__Function:__int**gsl_matrix_fread***(FILE **`stream`, gsl_matrix *`m`)-
This function reads into the matrix
`m`from the open stream`stream`in binary format. The matrix`m`must be preallocated with the correct dimensions since the function uses the size of`m`to determine how many bytes to read. The return value is 0 for success and`GSL_EFAILED`

if there was a problem reading from the file. The data is assumed to have been written in the native binary format on the same architecture.

__Function:__int**gsl_matrix_fprintf***(FILE **`stream`, const gsl_matrix *`m`, const char *`format`)-
This function writes the elements of the matrix
`m`line-by-line to the stream`stream`using the format specifier`format`, which should be one of the`%g`

,`%e`

or`%f`

formats for floating point numbers and`%d`

for integers. The function returns 0 for success and`GSL_EFAILED`

if there was a problem writing to the file.

__Function:__int**gsl_matrix_fscanf***(FILE **`stream`, gsl_matrix *`m`)-
This function reads formatted data from the stream
`stream`into the matrix`m`. The matrix`m`must be preallocated with the correct dimensions since the function uses the size of`m`to determine how many numbers to read. The function returns 0 for success and`GSL_EFAILED`

if there was a problem reading from the file.

A matrix view is a temporary object, stored on the stack, which can be
used to operate on a subset of matrix elements. Matrix views can be
defined for both constant and non-constant matrices using separate types
that preserve constness. A matrix view has the type
`gsl_matrix_view`

and a constant matrix view has the type
`gsl_matrix_const_view`

. In both cases the elements of the view
can by accessed using the `matrix`

component of the view object. A
pointer `gsl_matrix *`

or `const gsl_matrix *`

can be obtained
by taking the address of the `matrix`

component with the `&`

operator. In addition to matrix views it is also possible to create
vector views of a matrix, such as row or column views.

__Function:__gsl_matrix_view**gsl_matrix_submatrix***(gsl_matrix **`m`, size_t`k1`, size_t`k2`, size_t`n1`, size_t`n2`)__Function:__gsl_matrix_const_view**gsl_matrix_const_submatrix***(const gsl_matrix **`m`, size_t`k1`, size_t`k2`, size_t`n1`, size_t`n2`)-
These functions return a matrix view of a submatrix of the matrix
`m`. The upper-left element of the submatrix is the element (`k1`,`k2`) of the original matrix. The submatrix has`n1`rows and`n2`columns. The physical number of columns in memory given by`tda`is unchanged. Mathematically, the (`i`,`j`)-th element of the new matrix is given by,m'(i,j) = m->data[(k1*m->tda + k1) + i*m->tda + j]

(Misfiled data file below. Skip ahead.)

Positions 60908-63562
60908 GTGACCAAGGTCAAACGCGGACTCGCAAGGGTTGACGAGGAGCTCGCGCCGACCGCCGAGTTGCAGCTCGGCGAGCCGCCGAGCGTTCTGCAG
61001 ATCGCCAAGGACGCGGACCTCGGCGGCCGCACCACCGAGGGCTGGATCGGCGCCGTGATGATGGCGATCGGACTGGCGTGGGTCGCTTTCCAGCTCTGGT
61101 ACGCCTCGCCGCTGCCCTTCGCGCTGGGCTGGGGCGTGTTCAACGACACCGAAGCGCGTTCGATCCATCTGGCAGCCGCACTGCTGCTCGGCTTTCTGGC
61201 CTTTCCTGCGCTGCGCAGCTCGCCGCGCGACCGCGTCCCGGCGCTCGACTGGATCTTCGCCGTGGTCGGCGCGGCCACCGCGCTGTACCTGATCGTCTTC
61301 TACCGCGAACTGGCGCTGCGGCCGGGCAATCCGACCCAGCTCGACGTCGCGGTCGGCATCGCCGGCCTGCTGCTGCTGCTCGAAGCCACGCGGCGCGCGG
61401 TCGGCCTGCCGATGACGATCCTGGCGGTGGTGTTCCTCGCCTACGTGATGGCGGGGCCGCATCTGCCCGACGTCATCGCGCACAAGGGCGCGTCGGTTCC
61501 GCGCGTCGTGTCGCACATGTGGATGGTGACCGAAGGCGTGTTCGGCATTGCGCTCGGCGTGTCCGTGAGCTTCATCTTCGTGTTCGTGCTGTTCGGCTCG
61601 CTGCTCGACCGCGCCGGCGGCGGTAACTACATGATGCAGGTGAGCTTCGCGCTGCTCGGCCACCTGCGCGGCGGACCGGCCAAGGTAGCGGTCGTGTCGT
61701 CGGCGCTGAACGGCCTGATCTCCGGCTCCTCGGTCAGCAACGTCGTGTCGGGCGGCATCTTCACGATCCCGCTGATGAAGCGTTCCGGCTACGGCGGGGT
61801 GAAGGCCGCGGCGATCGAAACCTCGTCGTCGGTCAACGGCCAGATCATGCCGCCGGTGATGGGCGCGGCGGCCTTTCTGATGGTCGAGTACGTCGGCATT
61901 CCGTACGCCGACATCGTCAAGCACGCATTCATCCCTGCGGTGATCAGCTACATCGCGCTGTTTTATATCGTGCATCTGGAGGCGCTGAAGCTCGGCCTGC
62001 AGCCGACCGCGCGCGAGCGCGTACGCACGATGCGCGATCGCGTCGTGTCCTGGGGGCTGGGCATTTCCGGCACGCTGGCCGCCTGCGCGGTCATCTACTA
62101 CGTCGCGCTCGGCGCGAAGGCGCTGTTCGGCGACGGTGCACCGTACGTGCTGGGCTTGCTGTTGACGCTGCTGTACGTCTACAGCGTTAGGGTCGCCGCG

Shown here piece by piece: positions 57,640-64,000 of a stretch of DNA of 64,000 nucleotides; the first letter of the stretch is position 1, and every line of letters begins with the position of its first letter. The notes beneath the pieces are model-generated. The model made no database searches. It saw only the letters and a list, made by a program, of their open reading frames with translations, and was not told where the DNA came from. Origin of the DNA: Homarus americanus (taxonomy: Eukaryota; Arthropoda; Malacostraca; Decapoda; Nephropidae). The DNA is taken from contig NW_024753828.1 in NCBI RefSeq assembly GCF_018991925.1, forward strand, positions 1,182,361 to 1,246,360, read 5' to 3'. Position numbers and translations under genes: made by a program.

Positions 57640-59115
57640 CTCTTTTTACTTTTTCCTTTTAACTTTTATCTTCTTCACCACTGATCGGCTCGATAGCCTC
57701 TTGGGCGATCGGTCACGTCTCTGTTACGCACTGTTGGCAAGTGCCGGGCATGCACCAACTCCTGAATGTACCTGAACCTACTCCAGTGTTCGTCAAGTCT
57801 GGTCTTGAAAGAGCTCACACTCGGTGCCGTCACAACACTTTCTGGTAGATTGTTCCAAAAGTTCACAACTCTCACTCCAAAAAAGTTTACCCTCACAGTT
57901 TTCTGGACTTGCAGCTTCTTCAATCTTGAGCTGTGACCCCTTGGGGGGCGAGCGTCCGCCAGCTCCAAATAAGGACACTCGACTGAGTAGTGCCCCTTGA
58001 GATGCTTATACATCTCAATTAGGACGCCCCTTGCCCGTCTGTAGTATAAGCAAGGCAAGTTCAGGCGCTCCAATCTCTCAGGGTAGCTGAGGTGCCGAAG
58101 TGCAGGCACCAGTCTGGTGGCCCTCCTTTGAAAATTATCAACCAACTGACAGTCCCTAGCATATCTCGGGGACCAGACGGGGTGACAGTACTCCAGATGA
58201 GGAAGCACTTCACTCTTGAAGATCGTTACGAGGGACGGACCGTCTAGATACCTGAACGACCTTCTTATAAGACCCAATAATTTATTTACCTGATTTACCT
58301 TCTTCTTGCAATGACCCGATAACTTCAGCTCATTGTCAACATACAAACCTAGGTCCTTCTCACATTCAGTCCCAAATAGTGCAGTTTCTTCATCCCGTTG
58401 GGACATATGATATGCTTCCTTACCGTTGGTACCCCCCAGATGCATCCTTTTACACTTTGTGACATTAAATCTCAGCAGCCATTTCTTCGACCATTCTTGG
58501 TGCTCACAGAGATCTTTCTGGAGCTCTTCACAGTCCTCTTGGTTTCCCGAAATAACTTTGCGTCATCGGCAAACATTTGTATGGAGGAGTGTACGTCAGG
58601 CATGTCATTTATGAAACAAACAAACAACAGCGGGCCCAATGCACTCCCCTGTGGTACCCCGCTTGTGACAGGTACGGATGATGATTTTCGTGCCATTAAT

where the index

`i`runs from 0 to`n1-1`

and the index`j`runs from 0 to`n2-1`

.The

`data`

pointer of the returned matrix struct is set to null if the combined parameters (`i`,`j`,`n1`,`n2`,`tda`) overrun the ends of the original matrix.The new matrix view is only a view of the block underlying the existing matrix,

`m`. The block containing the elements of`m`is not owned by the new matrix view. When the view goes out of scope the original matrix`m`and its block will continue to exist. The original memory can only be deallocated by freeing the original matrix. Of course, the original matrix should not be deallocated while the view is still in use.The function

`gsl_matrix_const_submatrix`

is equivalent to`gsl_matrix_submatrix`

but can be used for matrices which are declared`const`

.

__Function:__gsl_matrix_view**gsl_matrix_view_array***(double **`base`, size_t`n1`, size_t`n2`)__Function:__gsl_matrix_const_view**gsl_matrix_const_view_array***(const double **`base`, size_t`n1`, size_t`n2`)-
These functions return a matrix view of the array
`base`. The matrix has`n1`rows and`n2`columns. The physical number of columns in memory is also given by`n2`. Mathematically, the (`i`,`j`)-th element of the new matrix is given by,m'(i,j) = base[i*n2 + j]

where the index

`i`runs from 0 to`n1-1`

and the index`j`runs from 0 to`n2-1`

.The new matrix is only a view of the array

`base`. When the view goes out of scope the original array`base`will continue to exist. The original memory can only be deallocated by freeing the original array. Of course, the original array should not be deallocated while the view is still in use.The function

`gsl_matrix_const_view_array`

is equivalent to`gsl_matrix_view_array`

but can be used for matrices which are declared`const`

.

__Function:__gsl_matrix_view**gsl_matrix_view_array_with_tda***(double **`base`, size_t`n1`, size_t`n2`, size_t`tda`)__Function:__gsl_matrix_const_view**gsl_matrix_const_view_array_with_tda***(const double **`base`, size_t`n1`, size_t`n2`, size_t`tda`)-
These functions return a matrix view of the array
`base`with a physical number of columns`tda`which may differ from corresponding the dimension of the matrix. The matrix has`n1`rows and`n2`columns, and the physical number of columns in memory is given by`tda`. Mathematically, the (`i`,`j`)-th element of the new matrix is given by,m'(i,j) = base[i*tda + j]